By Andrew Starke

The AHA (NSW) has thrown its support behind NSW health and community groups who have raised concerns at the ambitious plans by supermarket giant ALDI to expand into the state’s cheap bulk liquor market.

As previously reported by TheShout, ALDI has made an application to sell liquor at 102 of its NSW stores.

“Bulk discounted liquor is the elephant in the room,” AHA (NSW) CEO Sally Fielke said.

“It is indicative that while the debate rages on about the responsible service of alcohol the issue of the responsible consumption of alcohol is totally ignored.

“We do not need to see even more bulk liquor barns selling alcohol cheaper than bottled water.

“Alcohol isn’t bread or milk or toilet paper. When you discount bread or milk or toilet paper there is no social cost.

“However, heavily discounting alcohol has a huge social cost and we are seeing that every day in our suburbs, our cities and towns which is why NSW Health and the AHA (NSW) is objecting to ALDI’s move.”

Last month ALDI said it would follow the model it has used in other states: licensed premises mostly in-store, boutique and featuring mainly premium brands.

However media reports have suggested that ALDI also plans to sell alcohol over the phone and via the internet from a warehouse near Liverpool.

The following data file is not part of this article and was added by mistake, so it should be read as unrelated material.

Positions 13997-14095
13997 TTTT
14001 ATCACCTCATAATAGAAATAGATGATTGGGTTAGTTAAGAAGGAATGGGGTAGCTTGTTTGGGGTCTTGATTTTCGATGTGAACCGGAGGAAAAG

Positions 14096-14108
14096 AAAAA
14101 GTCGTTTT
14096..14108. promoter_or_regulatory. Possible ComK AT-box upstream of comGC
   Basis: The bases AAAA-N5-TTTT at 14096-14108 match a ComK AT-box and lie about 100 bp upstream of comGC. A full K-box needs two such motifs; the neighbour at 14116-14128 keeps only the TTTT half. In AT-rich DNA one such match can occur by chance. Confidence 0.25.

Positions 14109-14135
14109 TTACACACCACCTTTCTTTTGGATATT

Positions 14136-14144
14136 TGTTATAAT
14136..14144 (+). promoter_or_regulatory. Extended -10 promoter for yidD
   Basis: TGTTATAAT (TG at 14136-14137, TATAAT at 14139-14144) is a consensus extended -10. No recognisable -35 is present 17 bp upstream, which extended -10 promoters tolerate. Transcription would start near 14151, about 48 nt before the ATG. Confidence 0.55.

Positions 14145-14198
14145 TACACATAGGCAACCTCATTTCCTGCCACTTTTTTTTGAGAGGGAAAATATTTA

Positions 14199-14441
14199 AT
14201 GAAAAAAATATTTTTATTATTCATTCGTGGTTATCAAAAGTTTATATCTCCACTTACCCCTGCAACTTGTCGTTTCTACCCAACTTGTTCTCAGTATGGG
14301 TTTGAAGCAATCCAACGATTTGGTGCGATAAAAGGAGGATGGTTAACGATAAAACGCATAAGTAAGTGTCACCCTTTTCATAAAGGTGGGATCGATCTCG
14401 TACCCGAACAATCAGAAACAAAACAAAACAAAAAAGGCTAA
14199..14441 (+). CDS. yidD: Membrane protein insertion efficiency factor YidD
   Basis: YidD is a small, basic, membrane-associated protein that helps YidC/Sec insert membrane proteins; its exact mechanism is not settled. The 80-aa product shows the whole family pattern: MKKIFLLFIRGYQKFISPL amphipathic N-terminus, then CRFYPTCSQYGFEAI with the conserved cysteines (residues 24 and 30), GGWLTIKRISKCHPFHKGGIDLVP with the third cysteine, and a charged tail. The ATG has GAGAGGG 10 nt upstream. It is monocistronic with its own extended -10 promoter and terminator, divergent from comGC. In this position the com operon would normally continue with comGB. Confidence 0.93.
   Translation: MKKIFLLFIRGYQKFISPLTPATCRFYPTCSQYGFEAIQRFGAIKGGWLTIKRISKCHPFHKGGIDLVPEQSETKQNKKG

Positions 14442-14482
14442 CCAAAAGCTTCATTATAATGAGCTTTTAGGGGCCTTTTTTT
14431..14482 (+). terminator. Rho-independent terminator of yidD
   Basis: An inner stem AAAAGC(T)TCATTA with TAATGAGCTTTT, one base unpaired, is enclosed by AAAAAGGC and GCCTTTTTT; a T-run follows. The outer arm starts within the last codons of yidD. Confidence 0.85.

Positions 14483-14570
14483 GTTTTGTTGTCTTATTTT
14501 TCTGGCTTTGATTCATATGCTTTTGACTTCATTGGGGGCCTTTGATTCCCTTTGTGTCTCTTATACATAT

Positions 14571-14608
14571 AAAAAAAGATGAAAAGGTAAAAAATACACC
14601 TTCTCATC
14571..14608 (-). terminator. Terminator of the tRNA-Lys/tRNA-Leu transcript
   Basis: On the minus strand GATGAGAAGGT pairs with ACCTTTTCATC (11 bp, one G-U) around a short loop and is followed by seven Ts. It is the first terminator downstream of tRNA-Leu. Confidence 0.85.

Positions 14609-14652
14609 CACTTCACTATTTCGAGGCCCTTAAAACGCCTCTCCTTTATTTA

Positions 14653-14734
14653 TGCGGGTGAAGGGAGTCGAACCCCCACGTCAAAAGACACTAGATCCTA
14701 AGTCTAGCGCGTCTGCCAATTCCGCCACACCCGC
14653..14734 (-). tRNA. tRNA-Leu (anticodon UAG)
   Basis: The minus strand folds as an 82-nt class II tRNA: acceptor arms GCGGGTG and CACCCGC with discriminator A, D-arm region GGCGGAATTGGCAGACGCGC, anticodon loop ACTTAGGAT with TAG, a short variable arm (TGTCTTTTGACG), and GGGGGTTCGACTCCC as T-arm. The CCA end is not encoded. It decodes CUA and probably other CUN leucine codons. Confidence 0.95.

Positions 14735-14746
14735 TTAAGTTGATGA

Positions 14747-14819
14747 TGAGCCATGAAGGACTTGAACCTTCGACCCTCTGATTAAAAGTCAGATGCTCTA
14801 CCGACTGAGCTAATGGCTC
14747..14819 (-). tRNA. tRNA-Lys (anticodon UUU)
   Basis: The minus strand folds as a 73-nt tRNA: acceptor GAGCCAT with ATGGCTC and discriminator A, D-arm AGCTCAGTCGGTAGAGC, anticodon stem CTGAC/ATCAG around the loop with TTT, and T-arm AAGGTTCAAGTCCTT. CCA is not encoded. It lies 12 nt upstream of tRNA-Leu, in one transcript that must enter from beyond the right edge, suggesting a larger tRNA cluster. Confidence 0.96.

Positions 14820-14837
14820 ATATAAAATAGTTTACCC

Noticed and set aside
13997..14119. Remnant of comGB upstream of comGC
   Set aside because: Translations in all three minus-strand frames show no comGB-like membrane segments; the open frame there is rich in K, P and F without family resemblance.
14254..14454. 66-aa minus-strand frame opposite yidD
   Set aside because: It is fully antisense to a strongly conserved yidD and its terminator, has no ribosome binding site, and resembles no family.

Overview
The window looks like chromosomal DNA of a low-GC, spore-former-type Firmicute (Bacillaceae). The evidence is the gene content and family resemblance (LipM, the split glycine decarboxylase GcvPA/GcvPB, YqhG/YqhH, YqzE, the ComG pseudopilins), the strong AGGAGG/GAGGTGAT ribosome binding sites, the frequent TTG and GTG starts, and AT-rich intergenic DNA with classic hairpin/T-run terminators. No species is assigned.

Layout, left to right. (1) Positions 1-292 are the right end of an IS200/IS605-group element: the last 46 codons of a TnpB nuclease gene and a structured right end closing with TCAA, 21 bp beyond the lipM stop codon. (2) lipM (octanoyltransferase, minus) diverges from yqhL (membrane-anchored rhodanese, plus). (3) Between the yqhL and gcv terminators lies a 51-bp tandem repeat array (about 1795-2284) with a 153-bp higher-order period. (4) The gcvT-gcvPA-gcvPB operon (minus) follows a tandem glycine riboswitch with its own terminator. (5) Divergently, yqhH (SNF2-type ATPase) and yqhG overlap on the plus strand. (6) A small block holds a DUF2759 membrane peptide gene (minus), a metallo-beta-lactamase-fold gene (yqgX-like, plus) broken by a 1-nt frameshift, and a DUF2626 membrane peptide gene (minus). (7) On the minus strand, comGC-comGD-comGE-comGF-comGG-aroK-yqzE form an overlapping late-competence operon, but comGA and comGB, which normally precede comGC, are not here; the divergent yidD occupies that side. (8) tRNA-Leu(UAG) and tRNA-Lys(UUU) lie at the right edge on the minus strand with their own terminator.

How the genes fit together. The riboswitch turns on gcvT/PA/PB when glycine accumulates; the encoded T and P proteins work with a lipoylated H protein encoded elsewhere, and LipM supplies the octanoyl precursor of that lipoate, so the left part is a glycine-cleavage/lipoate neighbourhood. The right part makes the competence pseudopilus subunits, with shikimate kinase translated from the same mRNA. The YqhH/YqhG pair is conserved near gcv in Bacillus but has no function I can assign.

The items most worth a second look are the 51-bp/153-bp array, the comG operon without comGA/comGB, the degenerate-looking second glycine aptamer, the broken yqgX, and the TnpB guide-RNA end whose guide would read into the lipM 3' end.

This has been met with resistance from both NSW Health and the Illawarra Local Aboriginal Land Council, which has made a submission against the supermarket chain selling liquor in the area.

While ALDI plans to gain market share at the expense of retail rivals Coles and Woolworths, Fielke said it was concerning that more than 70 percent of alcohol purchased is consumed away from licensed premises.

“We need to foster the right environment for the responsible consumption of alcohol, not create even better conditions for out of control drinking and “pre-fuelling,” she said.

“Just last year we had a case at Lake Macquarie where young drinkers were having alcohol delivered to their door from bulk liquor outlets.

“Three police blitzes in recent months in Sydney alone – one just last weekend – have netted dozens of drunken teens and pre-teens.”

‘Pre-fuelling’ is the term for the actions of some hotel patrons, often in their early twenties, who get drunk at home on cheap alcohol before heading out to licensed premises and nightspots.

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The Shout Team

The leading online news service for Australia's beer, wine, spirits and hospitality industries.

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